I recently had a difficult conversation with my mother-in-law’s husband. I was part of moving her out of their small assisted-living apartment into an even smaller place. It had been a week in coming, but now it was the night before. Only his closet and his large armoire-sized desk remained to be packed. And yet again, I was asking him to finish packing up his things before the movers arrived in the morning.
Then it got ugly.
I still wonder what it would have been like if his hearing aids actually worked, and my normal voice didn’t have to be at yelling level to start with. But oh my! What volume I had as I communicated my anger over his still unpacked items. It’s been a few weeks now, and that conversation has never felt settled to me. Sitting down to write this article on the three conversations that go on in our minds during any difficult conversation has actually unlocked the key to why it still feels unsettled.
Every difficult conversation actually contains three parts,* but we normally only communicate with the other person about one of them. I’ll let you take a guess which one.
1. THE WHAT CONVERSATION: This is what actually happened. In my case, it was the closet and desk that didn’t get cleaned out. It’s the trigger, the external focal point.
2. THE FEELINGS CONVERSATION: This is all that’s happening internally on the emotional level. I felt angry, but truth is, that emotion flowed out of several other factors. I felt disrespected over the fact that I’d explained the situation several times before. I felt concerned about the safety of the situation. And I felt resentful, or maybe sorry for myself, over how much of my vacation was being taken up through their transition process.
3. THE IDENTITY CONVERSATION: This is about the places where this difficult conversation touches on your identity. In my situation, there where latent thoughts like, “What does my outburst say about me as a Christian, and what does my son think of me, having witnessed my tirade?”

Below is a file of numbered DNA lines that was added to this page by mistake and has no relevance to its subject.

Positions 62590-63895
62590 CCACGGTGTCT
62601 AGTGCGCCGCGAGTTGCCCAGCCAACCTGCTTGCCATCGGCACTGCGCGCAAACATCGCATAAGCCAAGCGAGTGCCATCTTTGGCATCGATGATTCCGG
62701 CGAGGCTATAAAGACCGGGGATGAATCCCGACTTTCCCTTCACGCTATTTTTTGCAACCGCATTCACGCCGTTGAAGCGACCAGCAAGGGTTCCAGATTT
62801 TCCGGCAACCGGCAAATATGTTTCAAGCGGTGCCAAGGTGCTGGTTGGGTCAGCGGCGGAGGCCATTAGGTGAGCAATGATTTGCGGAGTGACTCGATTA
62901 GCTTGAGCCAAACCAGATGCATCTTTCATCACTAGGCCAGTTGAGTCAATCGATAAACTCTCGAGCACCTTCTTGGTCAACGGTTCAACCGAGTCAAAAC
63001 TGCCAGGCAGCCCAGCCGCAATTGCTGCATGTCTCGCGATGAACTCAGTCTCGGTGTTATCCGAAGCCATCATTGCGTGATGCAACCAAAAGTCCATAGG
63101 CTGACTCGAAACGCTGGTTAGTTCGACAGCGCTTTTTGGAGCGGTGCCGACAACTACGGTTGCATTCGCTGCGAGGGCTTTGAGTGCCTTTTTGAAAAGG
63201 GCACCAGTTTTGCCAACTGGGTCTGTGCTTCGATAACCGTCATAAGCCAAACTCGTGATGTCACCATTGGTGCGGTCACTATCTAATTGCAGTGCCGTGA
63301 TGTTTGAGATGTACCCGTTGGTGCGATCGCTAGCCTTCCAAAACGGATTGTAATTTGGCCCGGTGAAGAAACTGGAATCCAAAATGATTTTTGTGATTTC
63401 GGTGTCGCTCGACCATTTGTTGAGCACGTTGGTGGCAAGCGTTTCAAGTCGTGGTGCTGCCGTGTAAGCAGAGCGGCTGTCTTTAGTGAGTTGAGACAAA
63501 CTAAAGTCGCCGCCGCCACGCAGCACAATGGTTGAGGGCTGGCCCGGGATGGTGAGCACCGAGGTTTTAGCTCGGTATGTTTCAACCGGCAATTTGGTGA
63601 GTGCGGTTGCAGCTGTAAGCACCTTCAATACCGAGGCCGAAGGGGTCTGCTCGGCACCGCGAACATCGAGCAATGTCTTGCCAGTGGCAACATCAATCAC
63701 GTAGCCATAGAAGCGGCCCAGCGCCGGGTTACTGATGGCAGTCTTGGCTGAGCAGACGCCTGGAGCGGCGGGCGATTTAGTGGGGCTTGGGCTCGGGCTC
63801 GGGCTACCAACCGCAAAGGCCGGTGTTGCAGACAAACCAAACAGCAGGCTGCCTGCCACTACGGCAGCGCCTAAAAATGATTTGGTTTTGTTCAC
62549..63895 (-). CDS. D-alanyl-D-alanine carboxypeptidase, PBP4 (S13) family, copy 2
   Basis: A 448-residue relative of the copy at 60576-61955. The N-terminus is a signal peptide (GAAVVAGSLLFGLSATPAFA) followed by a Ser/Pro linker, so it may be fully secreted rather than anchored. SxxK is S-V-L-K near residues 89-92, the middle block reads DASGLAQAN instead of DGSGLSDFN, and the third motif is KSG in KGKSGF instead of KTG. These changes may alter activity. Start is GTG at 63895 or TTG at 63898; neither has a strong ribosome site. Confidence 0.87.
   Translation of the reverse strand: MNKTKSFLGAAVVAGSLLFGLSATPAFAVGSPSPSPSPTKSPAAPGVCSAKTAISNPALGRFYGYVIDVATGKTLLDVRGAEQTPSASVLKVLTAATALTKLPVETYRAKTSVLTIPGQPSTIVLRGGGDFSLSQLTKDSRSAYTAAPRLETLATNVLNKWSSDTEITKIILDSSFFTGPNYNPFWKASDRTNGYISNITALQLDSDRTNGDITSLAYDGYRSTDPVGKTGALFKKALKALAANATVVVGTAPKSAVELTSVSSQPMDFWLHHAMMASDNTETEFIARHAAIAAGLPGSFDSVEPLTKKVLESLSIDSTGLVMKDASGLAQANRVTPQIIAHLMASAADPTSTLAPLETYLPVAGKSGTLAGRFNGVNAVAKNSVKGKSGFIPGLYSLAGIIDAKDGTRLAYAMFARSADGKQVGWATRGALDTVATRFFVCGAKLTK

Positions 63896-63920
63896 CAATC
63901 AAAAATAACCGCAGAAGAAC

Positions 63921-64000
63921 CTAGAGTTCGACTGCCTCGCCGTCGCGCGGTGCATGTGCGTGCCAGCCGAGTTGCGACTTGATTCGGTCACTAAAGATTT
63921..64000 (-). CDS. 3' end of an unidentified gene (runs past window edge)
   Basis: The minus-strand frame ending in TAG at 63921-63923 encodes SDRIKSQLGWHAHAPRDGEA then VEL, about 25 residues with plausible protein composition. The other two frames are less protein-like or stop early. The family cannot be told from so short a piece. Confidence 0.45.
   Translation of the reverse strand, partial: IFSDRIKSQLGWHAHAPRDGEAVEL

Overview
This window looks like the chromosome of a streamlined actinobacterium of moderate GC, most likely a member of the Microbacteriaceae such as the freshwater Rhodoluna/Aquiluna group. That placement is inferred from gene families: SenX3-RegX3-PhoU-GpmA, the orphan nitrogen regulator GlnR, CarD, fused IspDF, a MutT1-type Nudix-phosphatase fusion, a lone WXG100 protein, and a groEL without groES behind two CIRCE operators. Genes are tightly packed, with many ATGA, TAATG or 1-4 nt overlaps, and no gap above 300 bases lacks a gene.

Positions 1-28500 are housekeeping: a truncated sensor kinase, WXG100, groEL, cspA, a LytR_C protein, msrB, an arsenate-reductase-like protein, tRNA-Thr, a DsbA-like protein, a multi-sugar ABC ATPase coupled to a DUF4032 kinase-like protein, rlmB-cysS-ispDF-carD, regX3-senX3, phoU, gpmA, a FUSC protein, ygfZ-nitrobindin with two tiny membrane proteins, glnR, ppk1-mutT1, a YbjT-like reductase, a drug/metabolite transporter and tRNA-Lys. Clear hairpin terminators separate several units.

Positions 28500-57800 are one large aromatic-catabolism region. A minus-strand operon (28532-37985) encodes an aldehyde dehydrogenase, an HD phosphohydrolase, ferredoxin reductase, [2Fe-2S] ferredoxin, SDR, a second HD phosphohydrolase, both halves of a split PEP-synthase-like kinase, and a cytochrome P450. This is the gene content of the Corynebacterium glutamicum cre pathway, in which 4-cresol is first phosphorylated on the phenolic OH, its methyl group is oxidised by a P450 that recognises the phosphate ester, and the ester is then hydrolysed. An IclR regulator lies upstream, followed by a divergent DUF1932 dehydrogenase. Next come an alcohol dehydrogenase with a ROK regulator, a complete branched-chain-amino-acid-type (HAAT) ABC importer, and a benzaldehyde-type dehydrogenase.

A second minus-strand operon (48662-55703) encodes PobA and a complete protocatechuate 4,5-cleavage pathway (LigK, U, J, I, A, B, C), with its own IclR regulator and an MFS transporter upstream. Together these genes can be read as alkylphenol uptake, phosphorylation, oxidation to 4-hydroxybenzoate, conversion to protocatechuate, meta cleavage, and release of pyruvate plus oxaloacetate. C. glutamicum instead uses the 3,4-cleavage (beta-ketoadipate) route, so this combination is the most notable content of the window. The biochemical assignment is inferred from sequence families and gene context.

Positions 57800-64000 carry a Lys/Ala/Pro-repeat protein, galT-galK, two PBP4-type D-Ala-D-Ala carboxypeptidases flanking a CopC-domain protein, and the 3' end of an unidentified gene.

When we enter a difficult conversation, all three of these areas are playing a role. Often, only the “What Conversation” is outwardly recognized, but the “Feeling” and, sometimes, the “Identity” conversations are often the silent drivers of the conflict. Becoming aware of these three aspects, and when appropriate, giving each of them voice can help us better navigate difficult conversations.
It’s important to also realize that the person(s) we are having conflict with have these three conversations going on as well. I can only imagine that my mother-in-law’s husband could have been thinking:
THE WHAT CONVERSATION: “She certainly is making a lot of decisions about our stuff. Who gave her the right to pitch so many of our things?”
THE FEELINGS CONVERSATION: “I’m sick of all this change. Everything is shifting, and I feel so unsettled. I’m burdened with how much there is to do. If my wife wasn't declining, then we wouldn't have to move. I feel hopeless and disrespected.”
THE IDENTITY CONVERSATION: “I’m practically deaf, and that’s why I don’t have a voice. I should be able to handle this myself. The way they are getting into our stuff from finances to food cupboards makes me wonder if I have been a good husband. Do they think I’m an idiot?”
Learning to recognize these three conversations in ourselves, and realizing that all three exist in the other person as well, can help us to better communicate with others on difficult matters.
Think back to a recent difficult conversation you’ve had, or maybe one you need to have. What are the elements involved in these three conversations in your situation? What might be going on in these three areas for the other person(s)?
* The basis of this article comes from the book, Difficult Conversations: How to Discuss What Matters Most, by Douglas Stone, Bruce Patton, and Sheila Heen.